FLORENCE, Ore. - Tsunami waves generated by an earthquake are a threat of earthquakes both near and far.
The April 1 quake in Chile generated a tsunami there.
The March 2011 earthquake in Japan and the March 1964 earthquake in Alaska both generated tsunami waves that hit the Oregon Coast.
"A regular wave on the ocean travels about 25 to 30 mph," said Kyle Betts, chief boatswain mate with the U.S. Coast Guard. "When one's been generated by an event causing a tsunami, these waves are traveling in a neighborhood of 300 to 600 mph."
Betts said that in the event of an earthquake in the Pacific rim, local agencies will check the national data buoy center to examine marine conditions to determine if they should start preparation.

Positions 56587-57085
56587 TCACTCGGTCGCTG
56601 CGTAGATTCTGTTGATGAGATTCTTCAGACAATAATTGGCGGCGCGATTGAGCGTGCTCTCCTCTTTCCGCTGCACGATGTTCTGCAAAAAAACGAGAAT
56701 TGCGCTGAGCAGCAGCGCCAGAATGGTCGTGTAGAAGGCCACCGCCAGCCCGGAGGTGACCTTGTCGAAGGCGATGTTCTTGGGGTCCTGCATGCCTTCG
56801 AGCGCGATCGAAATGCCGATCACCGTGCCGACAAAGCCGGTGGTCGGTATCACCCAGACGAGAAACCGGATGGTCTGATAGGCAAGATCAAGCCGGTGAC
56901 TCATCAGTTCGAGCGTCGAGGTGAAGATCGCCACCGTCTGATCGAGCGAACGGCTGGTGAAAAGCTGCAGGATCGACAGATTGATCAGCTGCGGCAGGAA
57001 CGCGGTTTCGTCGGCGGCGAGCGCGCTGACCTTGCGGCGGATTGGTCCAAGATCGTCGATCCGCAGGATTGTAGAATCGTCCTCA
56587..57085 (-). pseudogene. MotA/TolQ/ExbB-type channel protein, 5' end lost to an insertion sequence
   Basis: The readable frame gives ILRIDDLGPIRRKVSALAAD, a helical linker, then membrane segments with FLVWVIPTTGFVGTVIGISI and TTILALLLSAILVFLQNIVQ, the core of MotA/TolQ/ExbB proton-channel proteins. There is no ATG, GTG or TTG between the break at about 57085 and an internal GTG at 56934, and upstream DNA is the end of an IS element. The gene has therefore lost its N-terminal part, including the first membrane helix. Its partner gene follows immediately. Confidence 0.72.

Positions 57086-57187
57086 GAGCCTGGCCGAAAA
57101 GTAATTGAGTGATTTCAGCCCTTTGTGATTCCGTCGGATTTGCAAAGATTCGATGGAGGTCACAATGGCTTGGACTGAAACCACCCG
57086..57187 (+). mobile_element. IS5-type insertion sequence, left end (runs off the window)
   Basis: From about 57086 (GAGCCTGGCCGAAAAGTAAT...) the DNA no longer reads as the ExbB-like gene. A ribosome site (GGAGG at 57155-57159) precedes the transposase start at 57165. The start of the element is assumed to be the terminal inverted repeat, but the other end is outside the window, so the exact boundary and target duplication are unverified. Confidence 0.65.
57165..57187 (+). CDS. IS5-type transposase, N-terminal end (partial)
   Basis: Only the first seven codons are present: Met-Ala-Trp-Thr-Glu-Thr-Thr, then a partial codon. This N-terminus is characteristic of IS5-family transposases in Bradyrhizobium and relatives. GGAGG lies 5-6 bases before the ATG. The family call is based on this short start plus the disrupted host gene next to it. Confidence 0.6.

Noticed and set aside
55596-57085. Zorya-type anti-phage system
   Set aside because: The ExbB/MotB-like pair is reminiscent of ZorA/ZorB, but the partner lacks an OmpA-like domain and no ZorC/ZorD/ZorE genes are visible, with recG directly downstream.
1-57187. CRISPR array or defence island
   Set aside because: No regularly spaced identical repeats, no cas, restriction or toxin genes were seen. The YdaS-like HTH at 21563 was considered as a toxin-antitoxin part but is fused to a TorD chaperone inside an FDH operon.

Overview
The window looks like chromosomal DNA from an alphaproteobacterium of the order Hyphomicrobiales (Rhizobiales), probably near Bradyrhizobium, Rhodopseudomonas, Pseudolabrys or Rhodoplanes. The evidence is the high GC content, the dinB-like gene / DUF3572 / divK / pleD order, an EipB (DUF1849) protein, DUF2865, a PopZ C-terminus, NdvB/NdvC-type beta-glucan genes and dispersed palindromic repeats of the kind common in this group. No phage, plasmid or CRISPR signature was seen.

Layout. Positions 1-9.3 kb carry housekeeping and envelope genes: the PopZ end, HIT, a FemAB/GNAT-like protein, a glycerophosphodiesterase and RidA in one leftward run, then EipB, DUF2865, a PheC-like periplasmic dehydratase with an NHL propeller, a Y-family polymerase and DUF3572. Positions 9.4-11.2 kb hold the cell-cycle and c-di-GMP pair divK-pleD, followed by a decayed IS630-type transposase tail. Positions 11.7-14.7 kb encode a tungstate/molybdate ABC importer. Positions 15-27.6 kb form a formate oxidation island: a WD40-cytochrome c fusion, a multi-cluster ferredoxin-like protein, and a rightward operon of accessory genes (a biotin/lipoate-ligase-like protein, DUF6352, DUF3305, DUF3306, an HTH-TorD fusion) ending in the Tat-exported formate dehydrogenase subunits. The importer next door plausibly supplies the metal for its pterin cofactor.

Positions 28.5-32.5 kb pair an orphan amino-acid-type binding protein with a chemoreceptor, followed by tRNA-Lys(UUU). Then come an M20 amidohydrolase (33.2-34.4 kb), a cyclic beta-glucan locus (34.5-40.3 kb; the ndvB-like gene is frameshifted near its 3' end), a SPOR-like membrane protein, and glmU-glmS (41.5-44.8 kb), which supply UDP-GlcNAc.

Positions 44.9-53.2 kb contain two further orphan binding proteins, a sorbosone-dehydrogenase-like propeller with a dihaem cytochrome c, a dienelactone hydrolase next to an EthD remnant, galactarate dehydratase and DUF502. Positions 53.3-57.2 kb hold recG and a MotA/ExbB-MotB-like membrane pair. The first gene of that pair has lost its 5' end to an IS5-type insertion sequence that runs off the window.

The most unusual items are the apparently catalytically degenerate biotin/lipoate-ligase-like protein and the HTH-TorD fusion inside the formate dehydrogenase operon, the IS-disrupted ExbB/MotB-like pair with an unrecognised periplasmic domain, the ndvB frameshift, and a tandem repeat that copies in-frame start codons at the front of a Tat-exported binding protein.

If a warning is issued, the first step for the Coast Guard is getting resources off shore.
"Whatever gear we have, get it to higher ground so that when it's clear sounding and we have to respond we would have all our stuff intact," Betts said.
"The city government sets up a command post center where they're given real time information - updates, alerts, places to go."
Coastal residents and visitors can check maps developed by the Oregon Department of Geology and Mineral Industries that detail areas prone to inundation by a tsunami, as well as evacuation routes.